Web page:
Be Social – Integrate your apps with Facebook and Twitter

How-to

One of the unsung heroes of BlackBerry® 7 Java SDK is the Send Command Framework. Although the name doesn’t say much, this API lets you seamlessly integrate with existing apps on the device to share data. Thankfully the native Facebook® and Twitter® apps are two of many!

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So this is it folks — no more hair-pulling to figure out how to talk to social networks directly. There are already apps for them, so let’s learn how to leverage those apps from ours instead of reinventing it.

The first step is to create the data or context we would like to share. This context is simply a JSON object that encapsulates our data. Here is an example:

JSONObject context = new JSONObject();
try {
context.put(SendCommandContextKeys.TEXT, "Your Text");
context.put(SendCommandContextKeys.SUBJECT, "Your Text");
// context.put(SendCommandContextKeys.PATH, "file:///.....");
} catch (JSONException e) {
System.out.println(e.toString());
}

I intentionally commented out the PATH type data because we cannot use PATH data in a context that also has TEXT or SUBJECT types. But I still wanted to highlight that we can also share a file path (e.g. a photo).

Once we have our data context nicely wrapped up in a JSONObject, we need to create SendCommand objects that point to specific apps with a specific context. So how do we get these SendCommands? Easy peasy — we simply query the Send Command Framework with our context data. Here’s how:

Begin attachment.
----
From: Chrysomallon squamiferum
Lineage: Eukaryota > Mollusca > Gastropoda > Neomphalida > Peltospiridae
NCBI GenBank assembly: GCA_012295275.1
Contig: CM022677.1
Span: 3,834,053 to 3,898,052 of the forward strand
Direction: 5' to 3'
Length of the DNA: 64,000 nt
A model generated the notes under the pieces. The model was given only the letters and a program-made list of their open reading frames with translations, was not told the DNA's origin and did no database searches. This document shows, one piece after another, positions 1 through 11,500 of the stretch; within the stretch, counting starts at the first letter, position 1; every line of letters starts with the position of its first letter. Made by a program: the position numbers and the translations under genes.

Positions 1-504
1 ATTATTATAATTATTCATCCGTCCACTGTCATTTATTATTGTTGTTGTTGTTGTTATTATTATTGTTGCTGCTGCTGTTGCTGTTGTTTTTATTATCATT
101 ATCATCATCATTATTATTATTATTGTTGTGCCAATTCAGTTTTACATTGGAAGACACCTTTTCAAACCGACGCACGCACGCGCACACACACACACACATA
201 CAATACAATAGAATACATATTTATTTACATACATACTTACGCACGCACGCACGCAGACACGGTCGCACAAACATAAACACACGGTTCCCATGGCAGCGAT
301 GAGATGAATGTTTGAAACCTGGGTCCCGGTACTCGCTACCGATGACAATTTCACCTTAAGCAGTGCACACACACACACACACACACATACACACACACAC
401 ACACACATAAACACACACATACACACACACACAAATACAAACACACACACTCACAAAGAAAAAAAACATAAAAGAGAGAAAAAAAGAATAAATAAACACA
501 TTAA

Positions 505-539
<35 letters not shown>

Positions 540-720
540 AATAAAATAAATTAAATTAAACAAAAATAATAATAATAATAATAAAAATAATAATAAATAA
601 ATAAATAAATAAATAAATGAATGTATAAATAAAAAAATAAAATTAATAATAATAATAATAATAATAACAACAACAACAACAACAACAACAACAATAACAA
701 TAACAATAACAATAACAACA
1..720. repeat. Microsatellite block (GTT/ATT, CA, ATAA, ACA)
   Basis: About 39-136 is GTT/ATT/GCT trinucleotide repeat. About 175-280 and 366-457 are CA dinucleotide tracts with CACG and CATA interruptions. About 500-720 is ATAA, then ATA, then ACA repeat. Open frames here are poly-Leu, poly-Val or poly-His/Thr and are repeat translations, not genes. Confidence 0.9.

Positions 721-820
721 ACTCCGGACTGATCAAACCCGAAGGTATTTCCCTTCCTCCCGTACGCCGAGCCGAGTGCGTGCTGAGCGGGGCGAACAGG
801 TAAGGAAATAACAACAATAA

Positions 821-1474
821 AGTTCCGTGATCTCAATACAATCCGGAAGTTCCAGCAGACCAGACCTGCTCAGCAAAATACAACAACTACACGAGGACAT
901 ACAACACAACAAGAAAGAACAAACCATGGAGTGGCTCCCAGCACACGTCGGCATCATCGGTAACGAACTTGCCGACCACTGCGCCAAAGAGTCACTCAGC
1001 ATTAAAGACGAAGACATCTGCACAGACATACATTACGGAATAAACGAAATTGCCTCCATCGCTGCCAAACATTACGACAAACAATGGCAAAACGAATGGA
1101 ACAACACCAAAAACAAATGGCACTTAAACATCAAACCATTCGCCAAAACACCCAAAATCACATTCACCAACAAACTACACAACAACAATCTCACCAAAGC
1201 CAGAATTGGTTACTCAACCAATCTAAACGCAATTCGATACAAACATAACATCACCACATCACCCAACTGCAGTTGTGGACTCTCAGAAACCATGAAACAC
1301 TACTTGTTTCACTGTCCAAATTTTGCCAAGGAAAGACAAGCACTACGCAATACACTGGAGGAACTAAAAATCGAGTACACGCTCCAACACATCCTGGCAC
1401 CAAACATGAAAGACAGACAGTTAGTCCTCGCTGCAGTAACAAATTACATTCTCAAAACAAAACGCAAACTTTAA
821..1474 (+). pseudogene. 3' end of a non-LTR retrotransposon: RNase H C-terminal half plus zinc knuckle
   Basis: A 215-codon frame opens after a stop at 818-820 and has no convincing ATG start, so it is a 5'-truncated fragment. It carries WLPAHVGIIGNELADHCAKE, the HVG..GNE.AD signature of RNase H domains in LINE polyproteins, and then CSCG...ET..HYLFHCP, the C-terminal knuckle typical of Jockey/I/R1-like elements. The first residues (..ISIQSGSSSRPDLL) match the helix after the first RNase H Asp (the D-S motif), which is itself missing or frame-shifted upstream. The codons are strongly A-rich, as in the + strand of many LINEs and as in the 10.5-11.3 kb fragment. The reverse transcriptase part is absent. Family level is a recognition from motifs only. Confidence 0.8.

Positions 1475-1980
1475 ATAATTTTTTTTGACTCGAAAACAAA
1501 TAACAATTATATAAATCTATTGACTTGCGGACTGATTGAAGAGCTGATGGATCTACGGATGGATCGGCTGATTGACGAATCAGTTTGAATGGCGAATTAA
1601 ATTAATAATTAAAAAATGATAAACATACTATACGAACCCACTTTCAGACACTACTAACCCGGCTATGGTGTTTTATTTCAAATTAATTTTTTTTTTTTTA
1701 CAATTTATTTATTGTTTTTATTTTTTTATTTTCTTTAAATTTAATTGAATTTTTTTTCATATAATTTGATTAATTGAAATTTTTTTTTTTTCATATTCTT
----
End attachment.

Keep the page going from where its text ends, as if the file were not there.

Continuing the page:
SendCommand[] commandsAll =
SendCommandRepository.getInstance().get(SendCommand.TYPE_TEXT, context, true);

Notice that the 3rd parameter above is a Boolean. If true, the query returns all commands regardless if their associated applications can be opened; if false, it returns only commands whose associated applications can be opened. Ideally we would set it to false; however, in this post we will see how we can get them all and filter them in our own application logic.

Each SendCommand object has an ID that uniquely identifies the target app and the context. Note that the IDs are not documented as there could be so many of them, but it is fairly easy to figure them out by experimentation. Since our target is the Facebook app and the Twitter app, let me save you the work by telling you what their IDs are.

Now let’s filter:

for (int i = 0; i < commandsAll.length; i++) {
if (commandsAll[i].getId().equals("Twitter_text")) {
commands[0] = commandsAll[i];
}
if (commandsAll[i].getId().equals("Facebook_text")) {
commands[1] = commandsAll[i];
}
}

…and we are done. We have our SendCommand objects and we are free to call their run() method anywhere in our app. Be it a Button click or a Menu selection, knock yourself out!

About Shadid

Application Development Consultant at Research In Motion (RIM), Shadid is a developer and more importantly a developer developer. He has been working closely with the dev community to help bring the best BlackBerry® experience to their applications. A key contributor in the Developer Relations team, Shadid is the lead contact for Location Bases Services, Sensors, Bluetooth and Deep Integration of Apps. Working with BlackBerry developers is not just his job but a passion he shares with the BlackBerry developer community.

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